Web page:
Frederick Hugh Sherston Roberts VC

b. 08/01/1872 Umballa, India. d. 17/12/1899 Colenso, South Africa.

Frederick Hugh Sherston Roberts (1872-1899) was born on 8th January 1872 in Umballa, India, the son of Lord Frederick Sleigh Roberts VC. Roberts attended Eton College and joined the army soon after completing his studies.

Frederick H S Roberts VC

He entered the King’s Royal Rifle Corps on 10th June 1891, and during the following four years, he was on active service on the North-West Frontier of India, including Chitral, receiving the Medals and clasps and being mentioned in despatches. In 1898 he took part in the Nile Expedition following which he was promoted lieutenant, and awarded Order of Meijidieh of the Fourth Class. He served in the Second Boer War, particularly in the relief of Ladysmith prior to the Battle of Colenso on the 15th December 1899.

On 15 December 1899 at the Battle of Colenso, South Africa, Roberts, with several others, tried to save the guns of the 14th and 66th Batteries, Royal Field Artillery, when the detachments serving the guns had all become casualties or been driven from their guns. Some of the horses and drivers were sheltering in a donga about 500 yards behind the guns and the intervening space was swept with shell and rifle fire. Roberts with two other officers (Walter Norris Congreve and Harry Norton Schofield) and Corporal George Edward Nurse helped to hook a team into a limber and then to limber up a gun. While doing so, he fell badly wounded and two days later died of his wounds at Chieveley, Natal. The action was observed by the Commander-in-Chief, Redvers Buller who recommended Roberts for the VC in a despatch written on 16 December, before Roberts had died from his wounds.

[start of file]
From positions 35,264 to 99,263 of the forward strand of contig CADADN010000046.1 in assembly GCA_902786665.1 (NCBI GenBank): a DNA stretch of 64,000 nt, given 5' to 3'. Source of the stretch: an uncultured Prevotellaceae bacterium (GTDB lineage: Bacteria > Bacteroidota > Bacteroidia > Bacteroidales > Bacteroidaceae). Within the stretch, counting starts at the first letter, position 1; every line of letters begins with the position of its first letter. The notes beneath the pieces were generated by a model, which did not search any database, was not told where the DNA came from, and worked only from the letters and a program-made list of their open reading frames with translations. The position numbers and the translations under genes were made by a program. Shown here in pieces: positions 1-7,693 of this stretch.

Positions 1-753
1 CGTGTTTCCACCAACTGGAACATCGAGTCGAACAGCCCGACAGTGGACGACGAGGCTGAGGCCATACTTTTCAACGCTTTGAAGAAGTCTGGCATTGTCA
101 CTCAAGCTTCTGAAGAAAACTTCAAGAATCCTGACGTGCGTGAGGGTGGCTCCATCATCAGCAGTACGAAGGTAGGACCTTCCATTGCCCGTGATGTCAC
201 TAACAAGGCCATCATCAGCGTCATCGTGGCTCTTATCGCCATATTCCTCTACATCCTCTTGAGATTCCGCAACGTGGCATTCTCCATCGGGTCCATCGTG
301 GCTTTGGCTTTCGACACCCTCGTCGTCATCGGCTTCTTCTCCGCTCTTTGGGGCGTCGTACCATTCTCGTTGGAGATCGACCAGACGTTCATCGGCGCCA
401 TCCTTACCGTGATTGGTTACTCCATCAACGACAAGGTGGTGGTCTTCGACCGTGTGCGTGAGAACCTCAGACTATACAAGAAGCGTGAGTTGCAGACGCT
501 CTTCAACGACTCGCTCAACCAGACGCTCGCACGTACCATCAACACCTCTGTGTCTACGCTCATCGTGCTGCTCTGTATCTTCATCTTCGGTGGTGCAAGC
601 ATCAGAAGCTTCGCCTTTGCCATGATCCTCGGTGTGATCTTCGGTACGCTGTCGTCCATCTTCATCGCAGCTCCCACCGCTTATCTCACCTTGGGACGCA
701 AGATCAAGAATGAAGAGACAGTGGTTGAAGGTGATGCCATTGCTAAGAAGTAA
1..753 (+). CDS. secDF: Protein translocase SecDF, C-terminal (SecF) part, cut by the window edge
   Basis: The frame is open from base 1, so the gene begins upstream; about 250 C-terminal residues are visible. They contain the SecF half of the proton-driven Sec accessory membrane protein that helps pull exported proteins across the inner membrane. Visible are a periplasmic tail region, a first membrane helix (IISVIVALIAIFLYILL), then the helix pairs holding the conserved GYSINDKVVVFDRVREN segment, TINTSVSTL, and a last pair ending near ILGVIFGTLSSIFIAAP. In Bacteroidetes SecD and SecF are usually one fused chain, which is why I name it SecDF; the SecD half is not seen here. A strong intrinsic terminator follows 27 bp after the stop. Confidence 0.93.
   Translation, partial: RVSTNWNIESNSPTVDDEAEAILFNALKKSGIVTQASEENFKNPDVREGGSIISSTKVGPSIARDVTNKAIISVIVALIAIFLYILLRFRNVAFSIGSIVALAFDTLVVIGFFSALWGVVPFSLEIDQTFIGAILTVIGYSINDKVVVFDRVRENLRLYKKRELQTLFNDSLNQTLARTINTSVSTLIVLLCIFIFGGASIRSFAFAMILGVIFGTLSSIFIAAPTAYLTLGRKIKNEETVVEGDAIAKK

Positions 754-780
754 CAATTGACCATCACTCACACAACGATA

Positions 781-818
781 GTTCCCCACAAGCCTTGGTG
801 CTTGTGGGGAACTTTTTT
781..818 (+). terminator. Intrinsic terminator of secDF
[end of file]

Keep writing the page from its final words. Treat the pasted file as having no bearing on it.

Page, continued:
It was due to the fact that Buller had recommended Roberts for the VC in a despatch prior to his death, which saw that Roberts was gazetted on the 2nd February 1900 for the VC. At the time of his award, no posthumous awards had previously been given, but the decision regarding Roberts’ award would eventually need to in 1907 a number of further posthumous awards to be given for earlier conflicts. Roberts’ medal was presented by Queen Victoria to his father, Lord Roberts VC at Windsor Castle.

Roberts was buried in Chieveley War Cemetery, Chieveley, just south of Colenso, Kwazulu-Natal. His medals are now held (like his father’s) in the National Army Museum, Chelsea, though sadly only his father’s group is currently on display.